Yellow Braids, and I'll Never Eat Her Sorghum Any More.
When the last shimmering notes of the ballad had died away,
Manuel and Ed rushed into the room, and there they thought
their swelling hearts must burst asunder. For the singer was as
beautiful as the song! Fair as the morn she was, doe-eyed and
curvilinear.
"My name is Manuel Sigafoos," cried Manuel Sigafoos, "and
I love you madly, wildly, tempestuously!"
"My name is Ed Pancreas," cried Ed Pancreas, "and I love
you more than Manuel Sigafoos."
"My name is Ursula Thing," cried the girl, "and I've got
a jim-dandy idea. Why don't you two have a contest, and I will
r go steady with the winner?"
"What kind of contest?" cried Manuel and Ed.
"A tree-sitting contest," cried Ursula Thing. "Natch !"
"Done and done," cried Manuel and Ed, and they clambered
up adjoining aspens, taking with them the following necessaries:
food, water, clothing, medicaments, bedding, reading matter,
and - most essential of all - plenty of Philip Morris cigarettes.
We who live on the ground, with all the attendant advan-
tages, know how important Philip Morris cigarettes are. Think,
then, how much more important they must be to the lonely tree
dweller - how much more welcome their vintage tobaccos, how
much more soothing their mild pure flavor, how much more
comforting to know as one sits in leafy solitude that come wind
or weather, come light or dark, Philip Morris will always remain
the same dependable, reliable, flavorful friend.
Well supplied with Philip Morris, our heroes began their contest
- Manuel with good heart, Ed with evil cunning. The shocking
fact is that Ed intended to win the contest with a Machiavellian
ruse. It seems that Ed, quite unbeknownst to Manuel, was one
of three identical triplets. Each night while Manuel dozed on
his bough, one of Ed's brothers - Fred or Jed - would sneak
up the tree and replace him. Thus Ed was spending only one-third
as much time in the tree as Manuel. "How can I lose?" said Ed
with a crafty giggle to his brother Fred or Jed.
But Ed had a surprise coming. For Manuel, though he did not
know it himself, was a druid! He had been abandoned as an
infant at the hut of a poor and humble woodcutter named
Winthrop Mayhew Sigafoos, who had raised the child as his own.
So when Manuel got into the tree, he found to his surprise that
he'd never felt so at home and happy in his life, and he had
absolutely no intention of ever leaving.
After four or five years Ed and his brothers wearied of the
contest and conceded. Ursula Thing came to Manuel's tree and

i

...............

a

Jz /{ J
C'2 L f M A - - -
,, ,~* .1"{

YOU'VE7
Probably wondered
what the
Student Co-ops
are all about...
At Michigan there are three men's, three women's, and one married couples' cooperatives
which house about two hundred students. Here are a few facts on how the co-ops work.
WHO OWNS AND RUNS THE CO-OPS? WE DO.
Co-ops are owned by the Inter-Cooperative Council (I.C.C.), a corporation set up
and run entirely by the students who live or eat in the houses. Each member, new or old,
has one vote, and shares equally in all decisions: what to eat, how much to spend, how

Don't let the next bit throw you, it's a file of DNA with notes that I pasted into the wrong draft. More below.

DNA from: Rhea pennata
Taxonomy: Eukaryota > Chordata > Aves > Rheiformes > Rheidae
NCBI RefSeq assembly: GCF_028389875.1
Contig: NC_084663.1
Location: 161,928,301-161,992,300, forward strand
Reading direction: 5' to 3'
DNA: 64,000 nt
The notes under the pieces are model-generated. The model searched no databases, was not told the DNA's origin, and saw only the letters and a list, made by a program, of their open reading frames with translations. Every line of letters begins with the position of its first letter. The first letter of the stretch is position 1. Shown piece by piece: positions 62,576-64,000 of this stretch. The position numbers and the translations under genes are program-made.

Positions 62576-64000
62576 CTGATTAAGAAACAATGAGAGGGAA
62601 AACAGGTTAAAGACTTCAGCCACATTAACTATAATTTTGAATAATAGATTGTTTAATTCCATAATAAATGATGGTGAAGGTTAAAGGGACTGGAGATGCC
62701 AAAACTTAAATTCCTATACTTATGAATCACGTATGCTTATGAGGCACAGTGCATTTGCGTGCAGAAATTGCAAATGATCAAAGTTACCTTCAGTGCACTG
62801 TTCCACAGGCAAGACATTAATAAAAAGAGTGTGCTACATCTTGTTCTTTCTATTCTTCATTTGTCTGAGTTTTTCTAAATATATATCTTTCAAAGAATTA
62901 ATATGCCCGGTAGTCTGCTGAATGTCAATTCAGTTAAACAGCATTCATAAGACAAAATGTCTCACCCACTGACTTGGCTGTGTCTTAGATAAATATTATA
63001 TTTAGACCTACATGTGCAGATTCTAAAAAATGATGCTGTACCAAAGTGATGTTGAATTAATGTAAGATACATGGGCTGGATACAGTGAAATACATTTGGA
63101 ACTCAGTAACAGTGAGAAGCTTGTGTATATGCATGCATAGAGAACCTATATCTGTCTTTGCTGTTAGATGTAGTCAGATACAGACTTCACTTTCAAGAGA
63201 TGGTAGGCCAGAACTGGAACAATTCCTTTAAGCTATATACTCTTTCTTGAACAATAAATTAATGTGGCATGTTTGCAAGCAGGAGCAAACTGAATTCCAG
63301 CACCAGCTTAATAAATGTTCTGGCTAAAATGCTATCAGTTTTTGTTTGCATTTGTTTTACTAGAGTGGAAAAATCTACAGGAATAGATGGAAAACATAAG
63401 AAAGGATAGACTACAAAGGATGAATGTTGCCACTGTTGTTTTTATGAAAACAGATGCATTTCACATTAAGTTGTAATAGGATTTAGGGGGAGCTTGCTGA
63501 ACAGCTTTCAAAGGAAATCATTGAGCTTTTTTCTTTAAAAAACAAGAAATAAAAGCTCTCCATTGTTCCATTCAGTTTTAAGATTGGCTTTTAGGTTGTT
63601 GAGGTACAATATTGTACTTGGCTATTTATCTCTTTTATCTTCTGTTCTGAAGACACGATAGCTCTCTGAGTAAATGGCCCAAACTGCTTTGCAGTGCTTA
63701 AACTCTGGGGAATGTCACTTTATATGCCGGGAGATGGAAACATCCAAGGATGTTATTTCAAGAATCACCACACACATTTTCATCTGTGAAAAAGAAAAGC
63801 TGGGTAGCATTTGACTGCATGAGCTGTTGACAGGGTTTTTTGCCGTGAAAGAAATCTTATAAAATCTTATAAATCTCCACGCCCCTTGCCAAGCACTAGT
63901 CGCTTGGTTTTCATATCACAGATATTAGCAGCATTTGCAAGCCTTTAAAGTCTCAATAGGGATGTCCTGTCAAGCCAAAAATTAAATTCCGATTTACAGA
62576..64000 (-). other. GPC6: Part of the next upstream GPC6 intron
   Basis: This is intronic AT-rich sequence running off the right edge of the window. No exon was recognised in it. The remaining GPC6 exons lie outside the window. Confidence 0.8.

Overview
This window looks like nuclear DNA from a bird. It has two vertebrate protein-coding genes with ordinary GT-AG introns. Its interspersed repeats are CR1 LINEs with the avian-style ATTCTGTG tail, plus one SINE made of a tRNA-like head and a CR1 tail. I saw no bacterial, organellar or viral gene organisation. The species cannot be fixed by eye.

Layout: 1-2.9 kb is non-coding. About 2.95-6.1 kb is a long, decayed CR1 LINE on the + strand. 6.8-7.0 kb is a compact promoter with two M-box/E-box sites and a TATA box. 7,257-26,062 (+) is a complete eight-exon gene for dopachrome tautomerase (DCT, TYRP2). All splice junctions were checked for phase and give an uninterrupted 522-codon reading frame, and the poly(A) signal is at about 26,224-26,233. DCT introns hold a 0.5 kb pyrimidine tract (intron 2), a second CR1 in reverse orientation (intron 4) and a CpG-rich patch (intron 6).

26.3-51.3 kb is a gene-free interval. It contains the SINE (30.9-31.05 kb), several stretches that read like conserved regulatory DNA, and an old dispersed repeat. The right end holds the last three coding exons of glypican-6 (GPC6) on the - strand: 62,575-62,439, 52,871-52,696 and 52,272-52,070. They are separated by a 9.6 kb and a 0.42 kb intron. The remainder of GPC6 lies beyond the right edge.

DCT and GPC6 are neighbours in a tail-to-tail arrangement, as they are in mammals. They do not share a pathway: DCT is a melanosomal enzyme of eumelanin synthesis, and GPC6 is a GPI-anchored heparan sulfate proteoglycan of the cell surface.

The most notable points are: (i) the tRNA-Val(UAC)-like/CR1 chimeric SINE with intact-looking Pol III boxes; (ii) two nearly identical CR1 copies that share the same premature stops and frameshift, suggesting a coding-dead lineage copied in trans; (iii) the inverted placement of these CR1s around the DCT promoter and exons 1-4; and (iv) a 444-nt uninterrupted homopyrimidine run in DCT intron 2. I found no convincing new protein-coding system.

much to work.
WHO MAY JOIN THE CO-OPS? ANYBODY.
Andbody who agrees to participate in running the co-ops democratically is welcome.
Members are accepted on a first come first served basis without racial, social, religious
or political discrimination. There is no pledge or initiation period.
WHAT ARE THE LIVING AND EATING ARRANGEMENTS?
As a roomer, you are provided with a bed, closet space, desk, chairs, shelves, storage
space as well as the social space and eating privileges. "
As a boarder, you get twenty meals a week, planned and prepared by you and your
fellow co-opers.
"Guffing", our traditional between-meal snacking, is one of our most cherished
privileges. Everyone has free access at all times to milk, bread, butter and jam, fresh
fruit, cereal and leftovers. Eggs and some other items are charged at cost.
Any member may invite guests. There are adequate laundry facilities. Co-ops stay
open during vacation periods and in the summer.
HOW MUCH DOES IT COST?
Each house sets its own budget. Average costs for the past semester have been:
approx. per week approx. per semester
For room and board $13.00 $208
For board only $ 8.25 $130
New members pay a $20 deposit when they join; it is refunded when they leave. There
are no other dues of any kind.
WHO DOES THE WORK? WE DO.
All the cooking, dishwashing, maintenance and management is done by the members;
each choosing the job he or she feels best fitted for. Any member, new or old, can be
elected officer: president, house manager, food purchaser, bookkeeper . .
It takes from four to five hours a week per member to run a co-op. The exact work
time is decided by vote of the house.
There are no maids, janitors, resident advisors or other paid employees,
HOW ABOUT THE LIGHTER SIDE OF LIFE?
Co-ops aren't merely an inexpensive way to live. The men's, women's and couples'
houses have together a aood number of orannized social events. Our members. comina

F
N
I
and

C

I

S
H
I
R
T

L
A
U
N
D
R
Y

H AVE the most beaut
most beautiful day in your
in our hearts for brides so that'
and expense to find the ne
and at a price that wi
BEAUTIFUL LACES
Advertised in1
You'll now find in
Priced from
Bridal Veils,I

tiful dress in the world for thaat
r life. We have a soft place
s why we went to so much trouble
newest and loveliest bridal gowns
ill fit that already stretched budget.

S - TULLEST SATINS

I

SERVICE
Phone
NO 2-3231
Day or Night

leading magazines
our Bridal Department
39.95 to 100.00
too, from 10.95

I

m

I

I

Back to Top

© 2021 Regents of the University of Michigan